The post was divided into two parts, the first part was from the perspective of a non muslim Canadian Lady & the second part was from the prespective of our UAE writer.

As for your arguement that this is an old topic repeated so many times, I would only say that we need to repeat this topic again & again to remind our selves that are we really following the path of Islam & the vision of Prophet Mohammed peace be upon him.

I might be wrong but I feel from your writing that maybe you think Islam is not compatible in the "21st century"

Why don't you write a post on the question you raised?

"The question is, what precisely are these teachings and how could they be intepreted meaningfully today; another question is whether following (or not following) them, or some version of them, can help Muslims fight misconceptions and join the modern world. Confronting these questions with an open mind can help a lot more than repeating the obvious."

And thanks for your valuable comment :-)

DG said...

Bklyn, there is only one simple answer to your arguement & that is the lack of education. How many muslims do you know who have read AND understood the real message of Quran?

Most of our religious leaders, brain washed themselves had brain washed succesive generations with hate & intolerance.

How we fix this? Only by going back to the basics of our religion. And that can only be done by educating our people. We have to encourage our people to "read" more. We should discourage this "sheesha" culture where so much precious time is wasted by our youth. Internet is such a great blessing from God, but how many of us use it for productive things?

May God guide all of us to His right path. Thanks for your valuable comment :-)

bandicoot said...

Dg – I may take you on your offer and write a post one day on this topic. It’s for me a question of time and priorities. This is not exactly my field of expertise but I keep an interest in it. However I also want to do it right, so that I don’t cause other people to feel depressed like I did! I felt that way because the article, coming from a professor of Arabic literature at the UAE University makes several wrong assumptions, gives no thoughtful analysis of the issues it deals with, and basically repeats some of the familiar lines that Muslims have grown tired of (return to “original” Islam, follow “genuine” Islamic teachings, portray “true” message of Islam, etc.). I know it’s probably all in good faith, and it may be coming from individuals who are truly concerned and are good cultural ambassadors, but it just doesn’t do it; it’s not enough. It’s not as simple as that. The crisis facing Islam and Muslims will not be solved by the good efforts of individuals trying on their own to preserve their values and simply emulate the example of Prophet Muhammad.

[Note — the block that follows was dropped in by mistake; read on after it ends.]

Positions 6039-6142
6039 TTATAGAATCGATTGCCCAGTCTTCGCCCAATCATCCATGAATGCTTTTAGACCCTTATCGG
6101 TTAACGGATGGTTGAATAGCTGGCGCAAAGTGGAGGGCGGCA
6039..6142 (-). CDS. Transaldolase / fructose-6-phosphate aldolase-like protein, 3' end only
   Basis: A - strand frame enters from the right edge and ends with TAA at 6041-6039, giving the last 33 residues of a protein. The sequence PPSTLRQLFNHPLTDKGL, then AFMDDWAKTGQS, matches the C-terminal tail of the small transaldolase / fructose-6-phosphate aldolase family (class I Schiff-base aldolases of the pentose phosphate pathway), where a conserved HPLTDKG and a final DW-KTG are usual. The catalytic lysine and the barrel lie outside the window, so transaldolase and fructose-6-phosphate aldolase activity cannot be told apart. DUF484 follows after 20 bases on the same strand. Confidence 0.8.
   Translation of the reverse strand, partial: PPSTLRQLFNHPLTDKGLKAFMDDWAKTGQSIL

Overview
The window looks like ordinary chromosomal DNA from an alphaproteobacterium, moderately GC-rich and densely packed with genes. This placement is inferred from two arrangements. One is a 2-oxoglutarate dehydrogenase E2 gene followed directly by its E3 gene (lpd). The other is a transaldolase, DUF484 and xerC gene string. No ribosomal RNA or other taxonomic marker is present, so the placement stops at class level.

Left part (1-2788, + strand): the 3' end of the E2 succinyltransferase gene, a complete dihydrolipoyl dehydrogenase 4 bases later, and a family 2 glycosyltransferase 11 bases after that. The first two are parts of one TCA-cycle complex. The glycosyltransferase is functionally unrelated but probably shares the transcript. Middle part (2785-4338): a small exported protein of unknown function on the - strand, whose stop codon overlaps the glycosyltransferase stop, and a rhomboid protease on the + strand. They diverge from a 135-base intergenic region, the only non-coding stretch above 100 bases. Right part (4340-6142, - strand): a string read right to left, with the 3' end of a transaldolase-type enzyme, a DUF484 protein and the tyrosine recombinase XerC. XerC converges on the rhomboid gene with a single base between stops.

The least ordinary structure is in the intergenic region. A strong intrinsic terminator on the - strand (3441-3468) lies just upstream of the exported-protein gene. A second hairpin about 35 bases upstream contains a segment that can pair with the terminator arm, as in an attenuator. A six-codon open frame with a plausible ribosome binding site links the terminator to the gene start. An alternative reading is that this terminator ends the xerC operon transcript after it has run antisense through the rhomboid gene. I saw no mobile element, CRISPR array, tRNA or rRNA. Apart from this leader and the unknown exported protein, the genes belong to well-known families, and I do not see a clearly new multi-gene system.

Let me just take one example from Dr. Al-Najjar’s article (or the summary of it; the link to the Arabic doesn’t work) to show some of the obvious problems with this approach:

“… the Canadian lady said that she has noticed a contradiction between the teachings of Islam & the lives of muslims. The teachings of Islam are not reflected in the lives of Muslims. This raises the question in her mind that "is this really what the Prophet Mohammed preached"? This contradiction is the main reason behind the negative portrayel of Islam in the West.”

No it’s not the main reason. The history of misconception goes back to hundreds of years, to the times when Christian Europe knew practically nothing about Islam and Muslims and Muhammad was seen as a heretical figure and an imposter. The current misconceptions of Muslims may have something to do with this history, but they have more to do with the stark failure of Muslims, as individuals. Nations, countries, and civilizations to be a credible and productive part of the modern world. It also has more to do with the history of colonialism and the way Europeans viewed colonized people from the East, including Muslims, as inferior and uncivilized. And of course it has a lot to do with the rise of fundamentalism and the spectacular violence and terrorism that groups of Muslims displayed on the world stage in the past few decades and other groups of them cheered or ignored. What are “really the teachings of the Prophet Muhammad” is not the right question. Anybody interested in Islam can look them up in the Quran and books on Sira and Hadith. Why does the Canadian Lady assumes that Muslims will have to reflect the teachings of Islam in their daily lives? How many Muslims she met? How did she come to know “what Muhamamd preached” and the “teachings of Islam” and pass judgment about whether they are reflected in the lives of Muslims or not? And even if this was the case (i.e. that these teachings are not reflected in the lives of Muslims), why does she assume that this is the real problem? Is this based on personal opinion or some logical argument or evidence from the historical experience?
The fact that Dr. Al Najjr takes this opinion on its face value and makes it the basis of her argument. As you mentioned in your response, education is important and it should be at the forefront of the effort to reform and modernize Islam, but sadly the kind of education we find in the article is far from the mark. At best, it represents a personal effort that tries to correct the picture about Islam through a good personal example (piety, communication, respect for others, etc.), and that’s fine, though it’s neither the problem, nor the solution; and at worst it can be just an improved form of brainwashing (this is the problem, this is the solution, etc.). Again, the crisis goes beyond these limits and the debate needs to be honest, open and ruthless; otherwise we’re stuck with our failure as a religion and a culture and with the kind of aspirin treatments we see an example of in the article you summarized to the a very big headache that most likely needs a major surgery.

DG said...

The link is working now. They had changed their address, I searched the archive & have updated it. Sorry for the inconvenience.

I fully agree with you, we definitely need an honest debate on this. Thanks again for your informative comment, I hope you will write more on this topic soon :-)